The project aims to contribute to fighting discrimination that Roma face in accessing public services (such as social services, employment services or public housing) through developing, piloting and disseminating methods of data collection that can be easily implemented by NGOs and used to monitor discrimination in a regular and systematic way.
During the project three grassroots NGOs, Amalipe (Bulgaria), ROMEA (Czechia) and Autonomia Foundation (Hungary) will obtain evidence on discrimination that Roma face in accessing public services, using the method of mystery shopping (situational testing). Subsequently, the NGOs will use this evidence in mediation/advocacy activities with public service providers with objective to reduce barriers of Roma’s access. Methodological support will be provided by the Budapest Institute and by the Central European University.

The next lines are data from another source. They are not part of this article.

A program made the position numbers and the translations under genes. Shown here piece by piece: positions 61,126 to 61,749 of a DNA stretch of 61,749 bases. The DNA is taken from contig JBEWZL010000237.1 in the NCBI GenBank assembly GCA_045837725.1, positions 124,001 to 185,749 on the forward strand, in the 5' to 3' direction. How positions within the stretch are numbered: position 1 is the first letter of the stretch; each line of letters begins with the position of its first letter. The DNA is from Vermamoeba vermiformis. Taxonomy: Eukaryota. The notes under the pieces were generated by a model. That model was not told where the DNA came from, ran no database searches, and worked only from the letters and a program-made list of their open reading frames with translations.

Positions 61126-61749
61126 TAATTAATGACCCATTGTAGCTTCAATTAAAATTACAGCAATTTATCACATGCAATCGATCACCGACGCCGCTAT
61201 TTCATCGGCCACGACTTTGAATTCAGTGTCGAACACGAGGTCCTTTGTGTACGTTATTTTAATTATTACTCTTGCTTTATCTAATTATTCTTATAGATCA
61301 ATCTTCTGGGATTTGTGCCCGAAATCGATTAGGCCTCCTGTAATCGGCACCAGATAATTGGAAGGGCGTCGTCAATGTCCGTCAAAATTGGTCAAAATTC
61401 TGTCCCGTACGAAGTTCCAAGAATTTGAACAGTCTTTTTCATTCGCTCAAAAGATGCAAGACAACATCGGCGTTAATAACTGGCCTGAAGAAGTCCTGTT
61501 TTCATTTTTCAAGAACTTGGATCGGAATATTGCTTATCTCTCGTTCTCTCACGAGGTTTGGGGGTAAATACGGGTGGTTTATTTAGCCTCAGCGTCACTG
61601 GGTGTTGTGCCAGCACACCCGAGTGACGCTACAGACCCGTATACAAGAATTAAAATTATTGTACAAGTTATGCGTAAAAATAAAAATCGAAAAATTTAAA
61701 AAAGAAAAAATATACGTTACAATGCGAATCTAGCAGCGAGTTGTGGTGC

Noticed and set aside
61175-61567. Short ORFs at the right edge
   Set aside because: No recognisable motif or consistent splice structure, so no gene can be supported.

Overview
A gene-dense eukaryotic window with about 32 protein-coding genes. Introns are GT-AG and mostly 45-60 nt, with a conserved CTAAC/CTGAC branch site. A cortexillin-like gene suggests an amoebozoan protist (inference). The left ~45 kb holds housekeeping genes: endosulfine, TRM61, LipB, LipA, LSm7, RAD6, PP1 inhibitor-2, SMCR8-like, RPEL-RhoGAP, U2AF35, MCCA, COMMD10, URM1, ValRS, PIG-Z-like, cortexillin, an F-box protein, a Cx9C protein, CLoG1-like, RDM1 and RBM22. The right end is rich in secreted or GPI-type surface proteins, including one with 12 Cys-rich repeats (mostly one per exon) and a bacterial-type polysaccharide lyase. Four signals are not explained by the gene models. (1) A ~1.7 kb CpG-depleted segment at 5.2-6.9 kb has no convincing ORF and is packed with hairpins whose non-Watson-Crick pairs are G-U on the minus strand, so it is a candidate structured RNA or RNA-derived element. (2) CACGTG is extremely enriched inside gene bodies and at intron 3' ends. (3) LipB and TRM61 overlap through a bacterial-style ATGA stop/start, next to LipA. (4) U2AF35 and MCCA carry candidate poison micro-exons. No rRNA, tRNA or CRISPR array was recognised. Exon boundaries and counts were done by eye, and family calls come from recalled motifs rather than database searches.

The project will develop methods of mystery shopping in public services both accessed via online gateways and personal contact with providers, will work on piloting the methods and the capacity building of NGOs to use these methods on their own, and disseminate the results in the national policy context.
A methodology of data collection and guidelines on its use will be published (in English and in three national languages), also trainings will be organized for NGOs on how to use the methodology. The results will be summarized in three national reports in national languages including the findings of the analyses of collected data; and in a policy brief on improving Roma’s access to public services (in English and three national languages).
This project has received funding from the European Union’s Rights, Equality and Citizenship Programme (REC 2014-2020) under the grant agreement No. 881903.